| Aerospace | Photonics/Optics | Sensors/Data Acquisition

Dr. Keith Gendreau, Principal Investigator, Goddard Space Flight Center, Greenbelt, MD

Dr. Keith Gendreau is the principal investigator of the upcoming Neutron star Interior Composition ExploreR (NICER) mission. He was the 2011 Innovator of the Year at Goddard Space Flight Center, and he has been developing X-ray detectors, optics, and other instrumentation to support a number of NASA missions.

NASA Tech Briefs: You have a webinar in July about Goddard's Modulated X-Ray Source. What is the Modulated X-Ray Source?

Dr. Keith Gendreau: It's an X-ray source that we've developed at Goddard to support a number of different missions and technologies that we are working on here. It's an X-ray source that we can actually arbitrarily adjust the output of, with sub-nanosecond time resolution. Originally, we developed it as an in-flight calibration source to provide calibration data to some of our high-resolution X-ray spectrometers. Since then, it's come to be useful for a number of other things. For example, we use it simulate the X-ray output from pulsars, which is one of the objects that we want to look at with the Neutron star Interior Composition ExploreR (NICER) mission on the Space Station; that will launch in August 2016.

Our Modulated X-ray Source (MXS) can be programmed to produce X-Rays that follow a prescribed light curve, and we can put into that light curve all sorts of interesting temporal data that is reflective of the orbit that the Space Station or any future spacecraft would be in, and we could actually try to extract that data by analyzing the X-ray timing data we get from our overall system. The MXS was used to make this simulated pulsar.

We've also done other things with it. We've developed the world's first communications system that uses X-rays as a medium to transmit data. X-rays have a very short wavelength. If you use the very short wavelength of X-rays to your advantage, then you actually modulate the X-rays, and it offers unique technical capabilities in terms of communication. For example, the diffraction limit of optics goes like the wavelength lambda (λ) divided by the diameter of the optic that is collimating the beam d. So λ/d is roughly how the beam divergence goes, and X-rays have a very small λ, which means the divergence is extremely small. In fact, it's about 1000 times smaller than what you would get from a comparable laser communications system. For future deep-space communication needs, an X-ray communication system enabled by our Modulated X-ray Source would allow much higher data rates for lower power over interplanetary distances.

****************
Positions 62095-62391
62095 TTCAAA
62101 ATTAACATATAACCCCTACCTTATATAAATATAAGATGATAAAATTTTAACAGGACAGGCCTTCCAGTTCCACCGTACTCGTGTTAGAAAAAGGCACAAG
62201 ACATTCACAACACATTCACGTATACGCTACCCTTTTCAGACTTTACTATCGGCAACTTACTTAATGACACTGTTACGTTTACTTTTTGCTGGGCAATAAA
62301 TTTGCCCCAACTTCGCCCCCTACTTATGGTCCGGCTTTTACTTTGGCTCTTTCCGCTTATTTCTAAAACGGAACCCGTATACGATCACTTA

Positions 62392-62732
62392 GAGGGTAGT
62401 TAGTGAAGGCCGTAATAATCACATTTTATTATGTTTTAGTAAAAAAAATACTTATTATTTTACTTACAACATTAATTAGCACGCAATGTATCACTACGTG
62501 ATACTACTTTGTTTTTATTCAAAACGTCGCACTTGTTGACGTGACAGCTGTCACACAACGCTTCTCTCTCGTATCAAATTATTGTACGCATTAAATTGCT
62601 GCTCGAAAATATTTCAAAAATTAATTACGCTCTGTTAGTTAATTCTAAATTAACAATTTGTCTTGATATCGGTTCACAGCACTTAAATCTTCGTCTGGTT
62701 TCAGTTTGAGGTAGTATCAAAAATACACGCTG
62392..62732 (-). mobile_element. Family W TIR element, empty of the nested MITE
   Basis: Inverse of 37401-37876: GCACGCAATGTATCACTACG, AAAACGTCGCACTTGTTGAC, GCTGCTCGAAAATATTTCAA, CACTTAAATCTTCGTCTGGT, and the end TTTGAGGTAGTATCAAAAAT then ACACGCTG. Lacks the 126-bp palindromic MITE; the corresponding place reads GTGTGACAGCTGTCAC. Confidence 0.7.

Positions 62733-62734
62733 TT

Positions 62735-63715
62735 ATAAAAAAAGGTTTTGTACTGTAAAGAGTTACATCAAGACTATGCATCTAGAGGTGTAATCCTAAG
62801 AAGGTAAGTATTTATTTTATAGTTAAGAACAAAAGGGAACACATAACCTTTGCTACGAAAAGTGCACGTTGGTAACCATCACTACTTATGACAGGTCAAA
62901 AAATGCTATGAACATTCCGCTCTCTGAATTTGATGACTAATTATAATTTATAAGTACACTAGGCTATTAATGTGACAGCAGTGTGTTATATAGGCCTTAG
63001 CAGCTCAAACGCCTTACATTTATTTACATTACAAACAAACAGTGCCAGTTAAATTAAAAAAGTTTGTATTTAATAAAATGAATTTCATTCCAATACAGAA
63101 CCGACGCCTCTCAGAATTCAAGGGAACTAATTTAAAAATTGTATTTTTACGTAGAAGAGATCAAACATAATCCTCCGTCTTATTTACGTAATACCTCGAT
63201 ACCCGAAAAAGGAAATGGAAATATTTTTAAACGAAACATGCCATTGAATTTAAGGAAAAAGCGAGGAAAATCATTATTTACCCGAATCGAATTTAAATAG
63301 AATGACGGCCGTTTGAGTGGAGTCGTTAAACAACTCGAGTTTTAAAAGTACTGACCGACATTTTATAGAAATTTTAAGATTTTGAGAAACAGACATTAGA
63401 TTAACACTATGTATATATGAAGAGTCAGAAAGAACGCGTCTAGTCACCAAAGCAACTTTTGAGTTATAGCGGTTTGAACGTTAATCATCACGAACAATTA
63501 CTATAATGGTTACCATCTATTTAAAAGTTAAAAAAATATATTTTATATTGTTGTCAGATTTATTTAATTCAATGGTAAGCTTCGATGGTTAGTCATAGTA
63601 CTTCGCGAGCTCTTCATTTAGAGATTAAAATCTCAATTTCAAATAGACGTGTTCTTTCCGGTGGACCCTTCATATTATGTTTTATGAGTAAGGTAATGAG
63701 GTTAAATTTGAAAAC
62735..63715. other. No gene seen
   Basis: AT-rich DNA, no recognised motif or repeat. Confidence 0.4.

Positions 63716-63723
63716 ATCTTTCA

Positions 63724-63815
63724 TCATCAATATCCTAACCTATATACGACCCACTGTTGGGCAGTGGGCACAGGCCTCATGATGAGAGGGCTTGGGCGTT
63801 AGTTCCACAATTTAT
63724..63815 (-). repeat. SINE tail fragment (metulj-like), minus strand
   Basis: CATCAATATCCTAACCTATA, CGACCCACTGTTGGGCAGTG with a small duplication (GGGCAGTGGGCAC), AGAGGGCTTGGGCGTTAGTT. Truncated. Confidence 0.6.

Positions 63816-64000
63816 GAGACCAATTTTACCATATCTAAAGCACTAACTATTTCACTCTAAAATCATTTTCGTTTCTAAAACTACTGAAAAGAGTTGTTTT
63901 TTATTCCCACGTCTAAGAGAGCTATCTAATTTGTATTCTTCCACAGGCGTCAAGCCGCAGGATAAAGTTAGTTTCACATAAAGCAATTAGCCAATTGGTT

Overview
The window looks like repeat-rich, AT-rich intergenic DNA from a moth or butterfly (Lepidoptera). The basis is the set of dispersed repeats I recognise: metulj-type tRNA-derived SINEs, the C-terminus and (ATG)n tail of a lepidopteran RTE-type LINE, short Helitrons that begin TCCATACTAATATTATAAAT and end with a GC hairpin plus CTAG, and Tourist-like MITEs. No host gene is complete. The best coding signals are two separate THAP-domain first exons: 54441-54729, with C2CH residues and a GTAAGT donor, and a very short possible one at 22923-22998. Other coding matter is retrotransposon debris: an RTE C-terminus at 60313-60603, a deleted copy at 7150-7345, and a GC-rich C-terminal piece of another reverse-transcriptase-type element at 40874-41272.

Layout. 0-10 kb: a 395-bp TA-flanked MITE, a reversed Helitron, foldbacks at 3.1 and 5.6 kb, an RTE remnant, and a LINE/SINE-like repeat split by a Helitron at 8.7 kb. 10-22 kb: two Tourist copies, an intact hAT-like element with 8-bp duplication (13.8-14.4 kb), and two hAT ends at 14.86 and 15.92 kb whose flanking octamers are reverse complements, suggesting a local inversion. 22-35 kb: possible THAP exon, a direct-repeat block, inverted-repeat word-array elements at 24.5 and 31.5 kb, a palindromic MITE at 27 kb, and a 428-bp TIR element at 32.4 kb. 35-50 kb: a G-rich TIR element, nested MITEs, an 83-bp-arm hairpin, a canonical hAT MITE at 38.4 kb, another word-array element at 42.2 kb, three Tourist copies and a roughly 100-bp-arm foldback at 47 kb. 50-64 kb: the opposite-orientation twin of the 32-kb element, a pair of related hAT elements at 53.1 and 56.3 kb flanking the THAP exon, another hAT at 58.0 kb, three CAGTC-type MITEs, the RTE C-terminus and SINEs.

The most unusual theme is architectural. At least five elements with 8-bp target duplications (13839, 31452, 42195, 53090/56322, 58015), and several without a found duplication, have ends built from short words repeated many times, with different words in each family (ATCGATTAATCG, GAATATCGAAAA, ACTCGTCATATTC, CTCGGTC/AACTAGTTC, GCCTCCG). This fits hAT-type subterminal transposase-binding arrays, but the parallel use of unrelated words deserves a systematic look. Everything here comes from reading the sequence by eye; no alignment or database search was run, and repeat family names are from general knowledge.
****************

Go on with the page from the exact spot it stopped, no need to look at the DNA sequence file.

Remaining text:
In addition, you could tune the X-ray source to work at higher energies, in which case the penetrating capabilities of X-rays offer unique communication advantages. If you've ever seen the movie Apollo 13: They're coming to the end of their mission, Apollo 13 is reentering, and there is a couple-minute blackout where [the mission control team] doesn't know if the vehicle burnt up in the atmosphere or skipped off the Earth's atmosphere. That's because the vehicle was going extremely fast, heating the atmosphere into a plasma, which rejected radio communication with the Apollo 13 capsule. X-rays at high-enough energy can penetrate that plasma. An X-ray communication system tuned for high energies, enabled by the Modulated X-ray Source, would allow communication with hypersonic vehicles in that type of situation and others.

We're opening up the time domain in X-Rays with the Modulated X-ray Source, and there's a number of really interesting things we can do. For example: very precise dose control for medical X-ray imaging; customizable X-ray doses for when you go to the dentist, and you need to see if you have a cavity. You don't need to have the dose that you might normally get at a dentist X-ray machine. With a Modulated X-ray Source, it could be customized in a very intelligent way. This could have long-term medical benefits for folks.